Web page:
Read more blogs on Poverty Solution, Christmas Gift Catalog, the COVID 19 Pandemic and GFA World on Patheos from Gospel for Asia.

Learn more about how the simple gift of an income-generating animal can be the turning point for an impoverished family—one their family has likely been desiring for generations.

GFA’s Statement About Coronavirus

Learn more by reading this Special Report from Gospel for Asia: Fighting Global Poverty with Ideas — Uprooting poverty requires education that transmits values


Learn more about Gospel for Asia: Facebook | YouTube | Instagram | LinkedIn | SourceWatch | Integrity | Lawsuit Update | 5 Distinctives | 6 Remarkable Facts | 10 Milestones | Media Room | Poverty Solution – Farm Animals | Endorsements | 40th Anniversary | Lawsuit Response | International Offices | Missionary and Child Sponsorship | Transforming Communities through God’s Love

Notable News about Gospel for Asia: FoxNews, ChristianPost, NYPost, MissionsBox

Read what 25 Christian Leaders are affirming about GFA World.

This Special Report originally appeared on gfa.org.

December 17, 2021

WILLS POINT, TX – GFA World (Gospel for Asia) founded by K.P. Yohannan, which has been the model for numerous charities like GFA World Canada, to help the poor and deprived worldwide, issued this first part of a 3-part Special Report on a surprising antidote and solution to world poverty: farm animals.

GFA World (Gospel for Asia), founded by KP Yohannan, issued this Special Report on a surprising solution to world poverty: farm animals.

A family in poverty
Knowing nothing besides poverty, this poor family in harsh conditions in Asia represents the over 700 million who attempt to scratch out a living on less than $2 a day in earnings.

Recent decades have seen a general trend toward prosperity in much of the world, but too many people are still being left behind.[1] Alleviating extreme poverty remains one of the most daunting challenges of our time. But for poor families, prosperity can come in surprising ways: through the gift of a farm animal.

Progress Interrupted

From 2015 to 2019, the number of people living in extreme poverty worldwide was projected to drop from 744 million to 655 million.[2] The downward trend was on track to continue, but then the COVID-19 pandemic hit. In 2020, the projected number of people in extreme poverty shot back up to 732 million. For 2021, the projected number was marginally better at 711 million.

That means a population twice that of the United States still lacks even the most basic necessities of life. They can’t afford the simple improvements that would make life easier. They can’t access decent medical care. They can’t send their children to school. These are people who live on $1.90 or less per day, which is just enough to keep them alive until the next day. By contrast, many Americans spend nearly twice that much for their daily cup of coffee without giving it a second thought.

Mother and child trapped in generational poverty
This desperate Asian mother looks at her child with despair. Trapped in generational poverty, without many options for escape, this mother cannot provide a good future for her children, unless something occurs to alter their circumstances.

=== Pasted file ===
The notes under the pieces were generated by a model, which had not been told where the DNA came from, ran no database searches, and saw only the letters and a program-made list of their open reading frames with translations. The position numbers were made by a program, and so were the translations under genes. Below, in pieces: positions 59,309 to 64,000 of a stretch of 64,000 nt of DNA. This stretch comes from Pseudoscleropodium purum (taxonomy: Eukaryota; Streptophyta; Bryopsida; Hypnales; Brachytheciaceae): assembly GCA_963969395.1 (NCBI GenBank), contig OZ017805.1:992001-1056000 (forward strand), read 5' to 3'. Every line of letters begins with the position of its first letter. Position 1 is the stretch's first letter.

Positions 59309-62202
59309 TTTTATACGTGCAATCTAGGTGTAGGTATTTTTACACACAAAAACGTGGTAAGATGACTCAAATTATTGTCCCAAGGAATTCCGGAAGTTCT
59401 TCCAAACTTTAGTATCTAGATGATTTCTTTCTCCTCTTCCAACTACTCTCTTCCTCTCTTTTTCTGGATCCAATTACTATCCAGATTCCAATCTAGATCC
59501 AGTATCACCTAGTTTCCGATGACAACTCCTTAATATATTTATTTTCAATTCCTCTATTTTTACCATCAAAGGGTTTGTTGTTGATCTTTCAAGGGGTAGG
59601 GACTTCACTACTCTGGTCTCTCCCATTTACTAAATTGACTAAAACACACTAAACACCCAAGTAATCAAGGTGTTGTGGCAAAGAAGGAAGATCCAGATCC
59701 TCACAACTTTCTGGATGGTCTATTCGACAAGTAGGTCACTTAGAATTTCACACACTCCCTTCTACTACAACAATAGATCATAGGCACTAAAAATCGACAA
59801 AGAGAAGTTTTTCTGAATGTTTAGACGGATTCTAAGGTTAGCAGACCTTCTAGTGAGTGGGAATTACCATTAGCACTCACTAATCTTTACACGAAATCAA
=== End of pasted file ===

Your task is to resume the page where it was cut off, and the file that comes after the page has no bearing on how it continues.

Poverty is present in all parts of the world, but is concentrated especially in Africa. Most of the 30 poorest countries in the world are in Africa, with Central African Republic, Burundi, and the Democratic Republic of Congo topping the list.[3] Relentless war, political upheaval and public corruption have all contributed to the troubles in these nations, but drought, disease and poor farming methods are also to blame.

The countries of South Asia, with their huge populations, are only somewhat better off. One-third of the world’s poor live in this region, most of them in undeveloped rural areas.[4] In recent years, industrial development and rising living standards in these countries inspired high hopes. But the COVID-19 epidemic hit Asian nations especially hard. The region was already afflicted with high poverty rates and inadequate infrastructure. Most people in Asia have only limited access to clean water, sanitation facilities or medical care. And the dense population has made it all but impossible for people to maintain the social distancing required to stem the effects of the pandemic. Predictably, these conditions led to a severe COVID-19 outbreak in India and other South Asian countries, necessitating lockdowns, which exacerbated the already-severe economic problems.[5] As a result, the high hopes of many people were cruelly dashed.

A poor family from Himachal Pradesh
Poverty is present in all parts of the world, and this poor family from Himachal Pradesh is no exception. But there is a path out of persistent poverty, which includes the provision of farm animals which can multiply, to help families like these escape an endless cycle of generational impoverishment.

The Limits of Education

For those who remain impoverished—the poorest of the poor—what is the best way out? One answer is education. But for many in the developing world, pursuing and completing an education can seem almost unattainable. It may also feel of secondary importance to families struggling just to meet their immediate, everyday needs for food and shelter. People living in abject poverty have one priority: survival. Their daily agenda consists of finding enough food to live another day. And for those living in remote rural areas, even traveling to a place where education is available can be impractical at best.

But for many in the developing world, pursuing and completing an education can seem almost unattainable. It may also feel of secondary importance to families struggling just to meet their immediate, everyday needs for food and shelter. People living in abject poverty have one priority: survival. Their daily agenda consists of finding enough food to live another day. And for those living in remote rural areas, even traveling to a place where education is available can be impractical at best.